Effects of Aerobic and Resistance Training on Accumulation of Old, Modified Proteins in Young and Older Adults
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|ClinicalTrials.gov Identifier: NCT01477164|
Recruitment Status : Completed
First Posted : November 22, 2011
Last Update Posted : August 8, 2017
Muscle proteins accumulate damage during aging and leads to the loss of muscle mass and function in older people. Exercise can increase the making of new proteins and removal of older proteins, but it is not known if the effect changes with aging or type of exercise. The investigators will determine the ability for endurance, resistance, or a combination of exercise training to remove older-damaged proteins and make newer-functional muscle proteins in groups of younger and older people. The investigators will particularly study protein that are involved with energy production (mitochondrial proteins) and force production (contractile proteins).
Hypothesis 1: Older people will have greater accumulation of damaged proteins than younger people.
Hypothesis 2: Aerobic exercise will decrease the accumulation of damaged forms of contractile and mitochondrial proteins in younger and older people.
Hypothesis 3: Resistance exercise will decrease the accumulation of damaged forms of contractile proteins in younger and older people.
|Condition or disease||Intervention/treatment||Phase|
|Sarcopenia||Behavioral: High intensity aerobic exercise Behavioral: Resistance exercise training Behavioral: Combined||Not Applicable|
|Study Type :||Interventional (Clinical Trial)|
|Actual Enrollment :||72 participants|
|Intervention Model:||Parallel Assignment|
|Masking:||None (Open Label)|
|Primary Purpose:||Basic Science|
|Official Title:||Effects of Aerobic and Resistance Training on Accumulation of Old, Modified Proteins in Young and Older Adults|
|Study Start Date :||November 2011|
|Actual Primary Completion Date :||May 2016|
|Actual Study Completion Date :||March 2017|
Experimental: Aerobic Exercise Training
Participants will perform 12-weeks of high intensity aerobic training.
Behavioral: High intensity aerobic exercise
Participants will perform 12-weeks of high intensity aerobic training. Training will be 5-days per week. Three days (e.g. Monday, Wednesday and Friday) will include repeated bouts of cycling for 4-minutes at ~90% maximal effort followed by 3 minutes of active rest. The other two days (e.g. Tuesday and Thursday) will be treadmill exercise for 45 minutes at 70% of maximal effort.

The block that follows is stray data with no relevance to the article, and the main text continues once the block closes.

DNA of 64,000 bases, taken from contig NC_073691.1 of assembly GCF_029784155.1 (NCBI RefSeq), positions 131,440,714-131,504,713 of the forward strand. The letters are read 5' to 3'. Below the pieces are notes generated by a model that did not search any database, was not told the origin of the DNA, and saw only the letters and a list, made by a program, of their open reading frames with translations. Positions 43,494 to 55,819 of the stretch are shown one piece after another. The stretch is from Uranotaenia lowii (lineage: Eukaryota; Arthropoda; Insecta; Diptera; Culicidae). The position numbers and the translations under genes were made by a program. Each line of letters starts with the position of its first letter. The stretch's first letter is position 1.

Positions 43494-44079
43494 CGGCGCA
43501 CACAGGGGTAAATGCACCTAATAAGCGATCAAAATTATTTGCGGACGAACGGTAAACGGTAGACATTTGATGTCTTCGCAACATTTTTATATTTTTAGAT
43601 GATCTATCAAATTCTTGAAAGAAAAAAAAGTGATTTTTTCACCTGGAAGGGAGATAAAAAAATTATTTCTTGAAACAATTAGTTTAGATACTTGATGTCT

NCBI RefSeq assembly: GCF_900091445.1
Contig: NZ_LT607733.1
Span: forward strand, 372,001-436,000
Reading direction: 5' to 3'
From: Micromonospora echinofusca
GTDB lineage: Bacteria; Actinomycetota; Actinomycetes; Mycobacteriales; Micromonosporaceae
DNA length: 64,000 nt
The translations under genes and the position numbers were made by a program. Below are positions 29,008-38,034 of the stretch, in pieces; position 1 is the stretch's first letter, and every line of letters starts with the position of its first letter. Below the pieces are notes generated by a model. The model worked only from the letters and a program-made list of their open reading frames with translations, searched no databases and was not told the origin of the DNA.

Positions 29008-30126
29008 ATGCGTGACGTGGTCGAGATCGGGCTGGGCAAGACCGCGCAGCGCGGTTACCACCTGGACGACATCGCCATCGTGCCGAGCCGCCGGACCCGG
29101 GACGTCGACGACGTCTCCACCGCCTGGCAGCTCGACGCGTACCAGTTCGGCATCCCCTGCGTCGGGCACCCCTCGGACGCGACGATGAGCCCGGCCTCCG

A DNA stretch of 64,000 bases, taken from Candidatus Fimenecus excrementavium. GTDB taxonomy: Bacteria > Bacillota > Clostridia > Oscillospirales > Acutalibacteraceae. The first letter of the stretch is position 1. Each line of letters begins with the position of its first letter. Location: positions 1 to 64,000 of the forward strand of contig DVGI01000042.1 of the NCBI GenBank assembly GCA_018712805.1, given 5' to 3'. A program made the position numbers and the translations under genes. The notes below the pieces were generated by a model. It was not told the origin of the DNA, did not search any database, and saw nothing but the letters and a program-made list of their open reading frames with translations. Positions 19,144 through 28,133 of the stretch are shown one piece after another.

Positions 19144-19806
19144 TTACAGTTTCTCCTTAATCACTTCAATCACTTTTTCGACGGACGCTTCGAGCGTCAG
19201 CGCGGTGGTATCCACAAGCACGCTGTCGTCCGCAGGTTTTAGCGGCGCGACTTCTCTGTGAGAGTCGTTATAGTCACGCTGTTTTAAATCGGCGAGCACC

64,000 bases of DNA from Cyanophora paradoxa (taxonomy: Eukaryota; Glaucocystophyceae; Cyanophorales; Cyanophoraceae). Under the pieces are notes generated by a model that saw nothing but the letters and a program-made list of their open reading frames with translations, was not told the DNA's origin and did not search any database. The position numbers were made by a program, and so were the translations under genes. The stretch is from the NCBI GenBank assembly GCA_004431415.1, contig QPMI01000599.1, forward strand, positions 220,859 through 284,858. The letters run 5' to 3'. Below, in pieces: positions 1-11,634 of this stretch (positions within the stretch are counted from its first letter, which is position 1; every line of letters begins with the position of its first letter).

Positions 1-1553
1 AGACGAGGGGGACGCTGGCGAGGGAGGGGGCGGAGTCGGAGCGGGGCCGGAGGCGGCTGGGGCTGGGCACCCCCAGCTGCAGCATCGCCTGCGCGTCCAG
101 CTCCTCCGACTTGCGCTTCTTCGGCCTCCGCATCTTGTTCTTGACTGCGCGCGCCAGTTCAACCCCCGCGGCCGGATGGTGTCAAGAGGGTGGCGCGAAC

Active Comparator: Combined
The combined group will have 12-weeks of no exercise followed by 12-weeks of combined aerobic and resistance exercise training. Assessments will be made at three time points: baseline, after 12-weeks of no training, and after 12-weeks of combined training.
The combined group will be assessed before and after 12 weeks of no exercise training, then again following 12 weeks of combined aerobic and resistance exercise training.
Experimental: Resistance Exercise Training
Participants will perform 12-weeks of resistance exercise training.
Behavioral: Resistance exercise training
Participants will perform 12-weeks of resistance exercise training. Training will be 5-days per week of daily sessions of 60 minutes that include resistance exercise for all major muscle groups.
- Skeletal muscle protein synthesis rate [ Time Frame: Approximately 14 weeks for the endurance or resistance training groups and approximately 28 weeks for the combined group ]The investigators will determine the rate of incorporation of stable isotope amino acid tracers in skeletal muscle proteins during several hours of rest. The measurement will be an average resting muscle protein synthesis rate (% new muscle protein per hour) and will be performed at baseline and following 12 weeks of exercise training.
To learn more about this study, you or your doctor may contact the study research staff using the contact information provided by the sponsor.
Please refer to this study by its ClinicalTrials.gov identifier (NCT number): NCT01477164
|United States, Minnesota|
|Rochester, Minnesota, United States, 55905|
|Principal Investigator:||K. Sreekumaran Nair, M.D., Ph.D.||Mayo Clinic|